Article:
This account of events forty years ago today might be of interest as a piece of social history. Veterans of student protest in France or America would
think it a bit tame, but that's the way it was.
Ted Heath had been Conservative Prime minister for the last twelve months. He was making first attempts at introducing the kind of strike-control
legislation which Maggie Thatcher later brought in.
Mr. Heath was in Oxford to receive an honorary degree at the annual Encaenia ceremony. Harold Macmillan, the former P.M., would have been there in his
capacity as Chancellor of the University. This was "Ninth Week", in Oxford parlance; the normal undergraduate term had ended, so most students not
involved in exams would have "gone down" (left the city).
This is a contemporary account from an careful and objective observer.
Or, to put it another way, this is an extract from my diary. I was a student of history at Wadham at the time.
Wednesday June 23rd, 1971
During the course of this morning, there were dignitaries in red gowns and velvet caps sauntering across the quad into the hall. The area of the quad
was empty, although a few people, including electricians, were watching from the gateway to the second quad for a glimpse of Mr. Heath. For rumours
had been floating around all morning that he, Sir Alec, and Macmillan were coming to Wadham and visiting Steve Perry's room on 5:3. At about half
past eleven the waiting was for the retinue to come out again and pass in procession from the gates.
There was a small crowd visible outside (as seen from the window of the porters' lodge), including one man wielding a portable, long-legged, B.B.C.
television camera. There were Wadham people out there; none of them were allowed back inside for the time being, because entry before twelve o'clock
was being prevented except by pass. This was used mainly to prevent the incursion of the press (only one tried), but another person affected was Al,
who should not have been out of his exam until three-quarters of an hour later. At the other side of the entrance gap, from the wooden gate, there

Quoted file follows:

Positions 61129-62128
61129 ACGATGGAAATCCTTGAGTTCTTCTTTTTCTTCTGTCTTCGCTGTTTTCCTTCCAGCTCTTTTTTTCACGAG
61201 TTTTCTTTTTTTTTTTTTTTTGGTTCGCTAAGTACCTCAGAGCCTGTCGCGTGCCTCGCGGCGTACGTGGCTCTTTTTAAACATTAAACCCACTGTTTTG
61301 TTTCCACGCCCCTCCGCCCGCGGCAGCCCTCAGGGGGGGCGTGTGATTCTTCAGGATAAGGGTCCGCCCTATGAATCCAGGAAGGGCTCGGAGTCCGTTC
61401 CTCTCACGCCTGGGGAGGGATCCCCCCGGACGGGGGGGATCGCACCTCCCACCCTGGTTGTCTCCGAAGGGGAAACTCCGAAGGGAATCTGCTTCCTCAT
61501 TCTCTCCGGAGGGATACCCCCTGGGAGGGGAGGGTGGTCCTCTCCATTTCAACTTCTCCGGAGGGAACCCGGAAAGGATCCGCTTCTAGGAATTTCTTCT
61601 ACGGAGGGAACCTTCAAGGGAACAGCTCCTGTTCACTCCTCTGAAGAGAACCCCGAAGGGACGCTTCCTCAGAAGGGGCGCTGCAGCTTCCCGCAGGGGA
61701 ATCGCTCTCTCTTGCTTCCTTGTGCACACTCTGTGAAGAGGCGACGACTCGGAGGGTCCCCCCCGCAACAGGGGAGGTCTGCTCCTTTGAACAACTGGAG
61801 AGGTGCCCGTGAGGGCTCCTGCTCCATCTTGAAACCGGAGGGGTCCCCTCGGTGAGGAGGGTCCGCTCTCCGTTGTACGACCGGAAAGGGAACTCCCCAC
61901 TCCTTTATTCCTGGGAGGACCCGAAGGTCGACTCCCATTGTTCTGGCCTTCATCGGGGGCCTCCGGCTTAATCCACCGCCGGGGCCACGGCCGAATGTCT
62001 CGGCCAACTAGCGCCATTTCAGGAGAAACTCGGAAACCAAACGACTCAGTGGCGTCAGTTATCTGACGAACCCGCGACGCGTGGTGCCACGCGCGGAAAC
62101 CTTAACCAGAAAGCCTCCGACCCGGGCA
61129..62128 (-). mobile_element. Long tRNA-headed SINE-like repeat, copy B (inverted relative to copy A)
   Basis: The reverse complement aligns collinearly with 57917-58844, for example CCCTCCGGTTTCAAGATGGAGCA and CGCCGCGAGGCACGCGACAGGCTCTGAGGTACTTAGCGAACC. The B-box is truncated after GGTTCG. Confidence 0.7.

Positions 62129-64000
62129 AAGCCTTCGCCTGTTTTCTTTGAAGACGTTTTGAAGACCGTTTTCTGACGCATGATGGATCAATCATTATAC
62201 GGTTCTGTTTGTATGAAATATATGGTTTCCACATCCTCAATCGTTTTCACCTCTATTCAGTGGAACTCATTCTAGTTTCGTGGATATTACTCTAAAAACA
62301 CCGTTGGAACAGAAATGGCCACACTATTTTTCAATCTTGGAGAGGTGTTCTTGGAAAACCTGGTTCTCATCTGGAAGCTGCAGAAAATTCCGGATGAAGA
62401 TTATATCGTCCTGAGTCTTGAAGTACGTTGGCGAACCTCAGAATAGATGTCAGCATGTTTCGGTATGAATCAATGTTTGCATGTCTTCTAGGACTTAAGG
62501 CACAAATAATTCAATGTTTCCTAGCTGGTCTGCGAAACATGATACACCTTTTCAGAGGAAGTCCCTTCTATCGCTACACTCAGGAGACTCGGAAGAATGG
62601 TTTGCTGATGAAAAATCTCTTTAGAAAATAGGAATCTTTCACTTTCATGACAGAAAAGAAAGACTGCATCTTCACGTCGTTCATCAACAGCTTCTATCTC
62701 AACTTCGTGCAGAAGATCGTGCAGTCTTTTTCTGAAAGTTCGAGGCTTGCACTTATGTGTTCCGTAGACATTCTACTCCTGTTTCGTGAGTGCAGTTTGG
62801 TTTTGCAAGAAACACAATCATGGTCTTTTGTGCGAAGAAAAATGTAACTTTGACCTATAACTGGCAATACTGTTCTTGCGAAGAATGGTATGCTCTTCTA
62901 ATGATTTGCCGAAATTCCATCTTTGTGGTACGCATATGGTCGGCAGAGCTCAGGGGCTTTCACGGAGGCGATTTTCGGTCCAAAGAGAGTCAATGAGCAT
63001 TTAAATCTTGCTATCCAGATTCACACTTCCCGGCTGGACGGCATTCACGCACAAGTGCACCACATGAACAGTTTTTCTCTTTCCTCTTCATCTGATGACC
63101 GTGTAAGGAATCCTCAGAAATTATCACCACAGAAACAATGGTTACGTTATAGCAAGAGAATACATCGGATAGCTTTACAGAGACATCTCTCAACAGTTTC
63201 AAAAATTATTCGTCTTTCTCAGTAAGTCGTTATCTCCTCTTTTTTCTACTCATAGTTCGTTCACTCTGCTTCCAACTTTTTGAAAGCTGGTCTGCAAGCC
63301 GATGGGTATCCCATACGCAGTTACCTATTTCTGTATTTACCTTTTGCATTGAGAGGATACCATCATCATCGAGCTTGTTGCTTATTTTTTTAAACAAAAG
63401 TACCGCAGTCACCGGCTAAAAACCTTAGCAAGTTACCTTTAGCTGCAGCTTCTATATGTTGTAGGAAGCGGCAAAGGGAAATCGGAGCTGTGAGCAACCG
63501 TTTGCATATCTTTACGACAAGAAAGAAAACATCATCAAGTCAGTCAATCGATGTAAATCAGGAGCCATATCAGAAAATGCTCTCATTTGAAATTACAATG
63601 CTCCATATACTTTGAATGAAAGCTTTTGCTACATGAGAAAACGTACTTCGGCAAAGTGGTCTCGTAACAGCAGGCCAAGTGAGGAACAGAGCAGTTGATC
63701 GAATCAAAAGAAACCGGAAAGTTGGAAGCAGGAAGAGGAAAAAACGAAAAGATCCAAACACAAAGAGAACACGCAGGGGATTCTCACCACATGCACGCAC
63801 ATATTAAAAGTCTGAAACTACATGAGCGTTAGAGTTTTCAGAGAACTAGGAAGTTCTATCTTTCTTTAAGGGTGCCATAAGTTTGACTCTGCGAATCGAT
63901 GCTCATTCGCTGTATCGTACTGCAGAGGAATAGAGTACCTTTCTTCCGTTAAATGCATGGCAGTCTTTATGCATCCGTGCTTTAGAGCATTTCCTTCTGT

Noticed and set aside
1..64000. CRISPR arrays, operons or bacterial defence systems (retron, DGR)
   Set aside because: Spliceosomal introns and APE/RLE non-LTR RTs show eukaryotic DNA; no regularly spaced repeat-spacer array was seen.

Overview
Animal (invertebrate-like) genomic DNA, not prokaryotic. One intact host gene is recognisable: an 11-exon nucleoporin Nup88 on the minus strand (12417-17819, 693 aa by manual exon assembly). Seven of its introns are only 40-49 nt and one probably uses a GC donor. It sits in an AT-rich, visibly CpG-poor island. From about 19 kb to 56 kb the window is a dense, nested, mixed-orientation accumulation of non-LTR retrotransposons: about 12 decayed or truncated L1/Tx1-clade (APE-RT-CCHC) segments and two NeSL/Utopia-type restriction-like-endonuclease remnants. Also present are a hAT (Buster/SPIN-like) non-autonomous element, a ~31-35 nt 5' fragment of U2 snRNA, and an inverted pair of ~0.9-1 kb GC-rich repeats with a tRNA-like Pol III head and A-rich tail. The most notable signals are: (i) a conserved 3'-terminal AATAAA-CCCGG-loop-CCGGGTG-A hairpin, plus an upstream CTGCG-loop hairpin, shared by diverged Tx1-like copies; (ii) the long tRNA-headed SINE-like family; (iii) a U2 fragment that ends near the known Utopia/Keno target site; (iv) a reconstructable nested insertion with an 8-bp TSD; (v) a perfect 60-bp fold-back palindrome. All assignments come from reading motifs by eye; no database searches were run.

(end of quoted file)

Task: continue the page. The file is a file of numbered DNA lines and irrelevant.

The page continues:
were three men, effectively guarding the gap.
Eventually the red gowns were seen to come down the steps from the hall and formed up in a line which stretched round a quarter of the path round the
quad (not even they attempted to walk across the grass) and stood still. Then they got under steam again, the start jerking its way from the front to
the back of the procession, and the front finally found its way to the gate. The Head Porter, Arthur, had told his assistant that he would be needing
his help in a minute, and then, when the procession was coming from the steps, they pulled the two halves of the gate open, together, and Arthur
hurried back into the lodge to get his camera and come out again.
I was an appalling security risk myself; I was standing at first in the gap between the opened gate and the entrance to the lodge. Then, giving place
to the assistant, I moved out to stand by the wall of the gate gap. I naturally had an excellent view of Harold Macmillan, passing by with his cap,
and his gown held up from behind, and the Warden was near the back (but I did not see Edward Heath until later on), and the end of the procession
disappeared into the road, cameras, and people. [I then pressed on to catch up with it]
The noisier reception was waiting for him at the junction of Park Road, Catte Street, and Broad Street, where the cry of "Heath out!" was already
rising to a degree on his approach, and became louder and more concerted as the front of the procession pushed its way through the road to the
Bodleian, aided by its spearhead of police.
(There had been a few police in front of the gates during the waiting period, and one burly officer in a flat cap was prominent as he went into the
hall, and later led the procession out of the gate. While the porters remarked that the place was "crawling with them", so that if anyone went out,
they wouldn't be able to get back in through the back way.)
As Heath passed by, the cries rose to a barrage of "Heath out!";
"One, two, three, four, we don't want the Tory law;
Five, six, seven, eight, we don't want the Tory state."